Hub Group Switches Drivers to Employee Status

Hub Group Inc.

Hub Group Inc. has decided to voluntarily make drayage drivers in California into employees, taking a different stance from other fleets that continue to insist that intermodal truckers are independent contractors.

The statement said Hub Group’s trucking unit will convert the driver status following lawsuits filed in California that challenged drivers’ contractor status. Hub Group, which ranks No. 8 on the Transport Topics Top 100 list of for-hire carriers in the United States and Canada, disclosed its move in a Securities and Exchange Commission filing.

The move by Hub runs counter to efforts by the Harbor Trucking Association in Southern California and nationwide efforts by American Trucking Associations to classify port truckers as independent contractors. ATA successfully challenged efforts to re-classify drivers serving the Port of Los Angeles as employees.

ATA declined to comment on the Hub Group move.

“The company believes that the independent contractor truck drivers were properly classified as independent contractors at all times,” the Hub Group statement said. “Because lawsuits are expensive, time-consuming and could interrupt our business operations, we have decided to make settlement offers to individual drivers. We are also changing our business model in California from independent contractor truck drivers to employee drivers.”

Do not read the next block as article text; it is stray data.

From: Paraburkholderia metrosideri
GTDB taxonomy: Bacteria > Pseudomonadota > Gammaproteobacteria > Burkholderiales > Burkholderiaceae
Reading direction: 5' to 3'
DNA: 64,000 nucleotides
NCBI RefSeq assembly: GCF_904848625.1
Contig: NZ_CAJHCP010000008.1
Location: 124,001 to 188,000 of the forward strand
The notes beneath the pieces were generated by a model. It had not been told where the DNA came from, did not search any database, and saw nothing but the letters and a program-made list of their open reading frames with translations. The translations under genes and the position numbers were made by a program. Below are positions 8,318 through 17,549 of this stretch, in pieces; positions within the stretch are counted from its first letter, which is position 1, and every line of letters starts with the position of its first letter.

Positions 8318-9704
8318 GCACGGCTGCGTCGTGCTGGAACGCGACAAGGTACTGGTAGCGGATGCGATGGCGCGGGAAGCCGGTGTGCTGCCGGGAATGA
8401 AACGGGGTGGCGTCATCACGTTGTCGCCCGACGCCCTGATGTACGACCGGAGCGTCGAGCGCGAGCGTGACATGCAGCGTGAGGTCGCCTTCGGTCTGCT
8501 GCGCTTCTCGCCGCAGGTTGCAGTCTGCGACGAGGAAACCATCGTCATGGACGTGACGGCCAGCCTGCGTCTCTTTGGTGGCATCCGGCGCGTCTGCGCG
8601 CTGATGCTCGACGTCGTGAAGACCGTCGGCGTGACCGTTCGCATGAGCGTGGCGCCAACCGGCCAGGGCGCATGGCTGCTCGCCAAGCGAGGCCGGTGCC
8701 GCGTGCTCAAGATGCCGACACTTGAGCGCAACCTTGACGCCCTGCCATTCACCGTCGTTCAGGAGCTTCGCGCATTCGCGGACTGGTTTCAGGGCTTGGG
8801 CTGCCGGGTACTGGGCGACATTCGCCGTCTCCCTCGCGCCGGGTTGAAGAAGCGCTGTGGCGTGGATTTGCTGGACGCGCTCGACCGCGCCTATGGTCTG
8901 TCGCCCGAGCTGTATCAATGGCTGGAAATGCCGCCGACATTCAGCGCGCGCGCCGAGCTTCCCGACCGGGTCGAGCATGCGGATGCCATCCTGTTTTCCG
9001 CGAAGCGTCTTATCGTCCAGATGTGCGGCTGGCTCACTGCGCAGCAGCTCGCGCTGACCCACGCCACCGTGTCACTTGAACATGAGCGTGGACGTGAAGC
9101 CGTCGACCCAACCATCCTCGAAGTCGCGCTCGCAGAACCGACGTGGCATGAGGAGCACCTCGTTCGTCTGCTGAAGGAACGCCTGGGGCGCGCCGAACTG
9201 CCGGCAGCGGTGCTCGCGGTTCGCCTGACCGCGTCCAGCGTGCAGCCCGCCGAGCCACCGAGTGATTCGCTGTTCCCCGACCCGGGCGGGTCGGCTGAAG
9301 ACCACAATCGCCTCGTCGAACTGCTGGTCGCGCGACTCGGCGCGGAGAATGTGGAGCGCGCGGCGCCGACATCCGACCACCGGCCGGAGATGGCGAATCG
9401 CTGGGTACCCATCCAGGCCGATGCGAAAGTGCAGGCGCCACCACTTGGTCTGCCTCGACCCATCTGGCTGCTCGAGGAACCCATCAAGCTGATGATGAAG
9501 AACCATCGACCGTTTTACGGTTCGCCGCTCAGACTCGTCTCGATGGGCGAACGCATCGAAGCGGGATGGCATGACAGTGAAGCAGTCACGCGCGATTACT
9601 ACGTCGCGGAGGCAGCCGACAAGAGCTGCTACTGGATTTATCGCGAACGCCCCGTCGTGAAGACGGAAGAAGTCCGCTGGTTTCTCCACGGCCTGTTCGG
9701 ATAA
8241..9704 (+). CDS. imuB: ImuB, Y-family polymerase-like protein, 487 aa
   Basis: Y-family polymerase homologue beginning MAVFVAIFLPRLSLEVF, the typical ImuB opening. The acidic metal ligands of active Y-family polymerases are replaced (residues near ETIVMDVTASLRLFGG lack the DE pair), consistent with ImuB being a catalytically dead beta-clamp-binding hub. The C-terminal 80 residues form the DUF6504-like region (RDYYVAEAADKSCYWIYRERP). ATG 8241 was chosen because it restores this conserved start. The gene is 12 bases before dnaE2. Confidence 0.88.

Hub also said it would settle the suits at a cost of $9.5 million, if all drivers accept the company’s offer, adding that “a substantial number of the independent contractors” already have accepted settlements. A specific number wasn’t disclosed. Hub in July said its trucking unit had more than 2,900 drivers who haul 72% of its intermodal moves.

One lawsuit dates back to 2009, when driver Salvador Robles challenged his independent contractor status, leading a bid to create a class action. A second legal action was filed in San Bernadino County in California Superior Court, said Hub, which generates about half of its revenue from intermodal freight. The rest comes from brokerage and logistics management.

The moves come soon after a federal appeals court ruled that workers at FedEx Corp.’s Ground unit were employees. That decision ran counter to nearly all other rulings on the classification issue, FedEx said in an Aug. 27 statement.